Abalone poacher on Mendocino Coast sent to prison
A Sacramento man was sentenced Friday to state prison for poaching abalone on the Mendocino Coast, a rare punishment for the crime.
Dung Van Nguyen, 41, was sentenced to 32 months in state prison and taken into custody, Mendocino County Deputy District Attorney Tim Stoen said.
Nguyen, a previously convicted abalone poacher, pleaded guilty in September to a misdemeanor count of poaching abalone for commercial purposes and a felony count of falsifying an abalone report card. In doing so, he admitted to falsely claiming he had not taken any abalone on an original abalone report card in order to obtain a duplicate card, said Stoen, who files a majority of the county’s abalone cases as a coast-based prosecutor.
Stoen said he’s sent just three other people to prison for abalone poaching-related crimes in Mendocino County because poaching alone — even in egregious cases — is just a misdemeanor.
Three Bay Area residents accused of taking 59 abalone for commercial purposes last month face only misdemeanor charges, he noted.
The per-person daily limit on abalone is three. The annual limit is 18.
Stoen said it is difficult to get felony charges filed against poachers. It requires convictions either for filing false documents, as in Nguyen’s case, or conspiracy to take abalone for commercial purposes, Stoen said.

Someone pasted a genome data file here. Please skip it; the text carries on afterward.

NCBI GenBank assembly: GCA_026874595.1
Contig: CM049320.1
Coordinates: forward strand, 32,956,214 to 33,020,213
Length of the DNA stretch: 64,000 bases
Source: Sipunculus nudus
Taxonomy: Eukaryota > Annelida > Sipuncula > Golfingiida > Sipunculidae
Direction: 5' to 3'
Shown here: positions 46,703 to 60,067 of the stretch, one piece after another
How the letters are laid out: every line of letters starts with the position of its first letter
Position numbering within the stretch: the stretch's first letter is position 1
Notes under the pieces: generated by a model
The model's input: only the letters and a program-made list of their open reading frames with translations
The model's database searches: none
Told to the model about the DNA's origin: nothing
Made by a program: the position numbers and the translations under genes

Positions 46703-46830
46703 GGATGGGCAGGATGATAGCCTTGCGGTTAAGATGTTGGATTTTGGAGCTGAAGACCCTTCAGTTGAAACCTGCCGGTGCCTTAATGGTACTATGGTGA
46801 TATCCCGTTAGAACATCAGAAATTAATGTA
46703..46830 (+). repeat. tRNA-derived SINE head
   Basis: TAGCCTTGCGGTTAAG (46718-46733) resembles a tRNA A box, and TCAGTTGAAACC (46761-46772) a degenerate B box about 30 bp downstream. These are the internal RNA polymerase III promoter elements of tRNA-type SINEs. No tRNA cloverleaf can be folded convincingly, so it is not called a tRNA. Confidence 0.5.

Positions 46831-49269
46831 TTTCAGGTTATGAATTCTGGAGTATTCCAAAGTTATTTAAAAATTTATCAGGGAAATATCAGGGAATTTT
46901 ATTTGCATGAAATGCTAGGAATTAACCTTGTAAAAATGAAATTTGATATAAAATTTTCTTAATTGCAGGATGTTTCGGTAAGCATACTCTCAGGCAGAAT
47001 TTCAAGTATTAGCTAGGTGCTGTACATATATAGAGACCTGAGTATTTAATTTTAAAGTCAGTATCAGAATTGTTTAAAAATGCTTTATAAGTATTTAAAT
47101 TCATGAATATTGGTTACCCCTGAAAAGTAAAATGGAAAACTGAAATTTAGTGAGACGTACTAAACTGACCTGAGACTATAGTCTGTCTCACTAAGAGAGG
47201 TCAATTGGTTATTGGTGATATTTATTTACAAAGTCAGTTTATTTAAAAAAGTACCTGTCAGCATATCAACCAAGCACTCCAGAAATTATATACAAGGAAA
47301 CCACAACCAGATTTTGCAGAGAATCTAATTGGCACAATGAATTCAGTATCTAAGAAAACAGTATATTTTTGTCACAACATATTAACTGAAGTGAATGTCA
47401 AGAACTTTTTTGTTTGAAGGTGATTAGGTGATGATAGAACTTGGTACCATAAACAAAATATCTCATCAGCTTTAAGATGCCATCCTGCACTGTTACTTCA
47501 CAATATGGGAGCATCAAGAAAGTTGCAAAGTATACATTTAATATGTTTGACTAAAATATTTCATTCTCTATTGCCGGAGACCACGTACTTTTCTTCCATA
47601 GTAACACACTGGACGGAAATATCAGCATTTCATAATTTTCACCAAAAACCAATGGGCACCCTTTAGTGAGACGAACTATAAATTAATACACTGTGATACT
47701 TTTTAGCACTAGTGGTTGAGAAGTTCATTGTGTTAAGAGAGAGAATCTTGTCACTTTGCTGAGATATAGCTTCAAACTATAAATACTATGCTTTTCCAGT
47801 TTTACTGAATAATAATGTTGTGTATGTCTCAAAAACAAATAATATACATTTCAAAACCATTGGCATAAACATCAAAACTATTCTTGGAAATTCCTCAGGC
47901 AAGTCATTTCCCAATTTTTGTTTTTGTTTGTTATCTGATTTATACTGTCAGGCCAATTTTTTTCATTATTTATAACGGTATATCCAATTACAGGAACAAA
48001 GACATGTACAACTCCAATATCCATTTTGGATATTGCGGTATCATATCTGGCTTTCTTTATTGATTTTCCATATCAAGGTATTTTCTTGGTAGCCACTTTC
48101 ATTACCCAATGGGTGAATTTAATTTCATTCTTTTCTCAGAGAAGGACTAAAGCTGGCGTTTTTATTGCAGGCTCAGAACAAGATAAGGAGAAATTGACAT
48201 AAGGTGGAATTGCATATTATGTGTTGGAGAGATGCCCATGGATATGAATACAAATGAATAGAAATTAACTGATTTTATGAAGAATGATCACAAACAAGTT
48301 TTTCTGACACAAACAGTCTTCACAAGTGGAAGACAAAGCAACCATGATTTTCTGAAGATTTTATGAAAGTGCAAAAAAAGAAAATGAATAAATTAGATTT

Abalone poaching is a major problem on the Mendocino Coast.
“It’s a scarce resource. It’s terrible when these people just come up here and abuse it,” District Attorney David Eyster said during a recent interview.
Stoen said he filed 313 abalone poaching cases last year.
Some of the cases resulted in lifetime fishing bans and large fines for the defendants. Eighteen abalone poachers arrested in a black market sting last year recently were ordered to pay more than $139,000 in fines. Eleven were given lifetime bans from fishing, according to Fish and Wildlife officials.
Stoen commended state Fish and Wildlife officials for their efforts to halt abalone poachers. But he’d like to see their hard work result in harsher penalties to better deter the crime.
“They should definitely be made more strict,” Stoen said of the penalties.
You can reach Staff Writer Glenda Anderson at 462-6473 or email@example.com. On Twitter @MendoReporter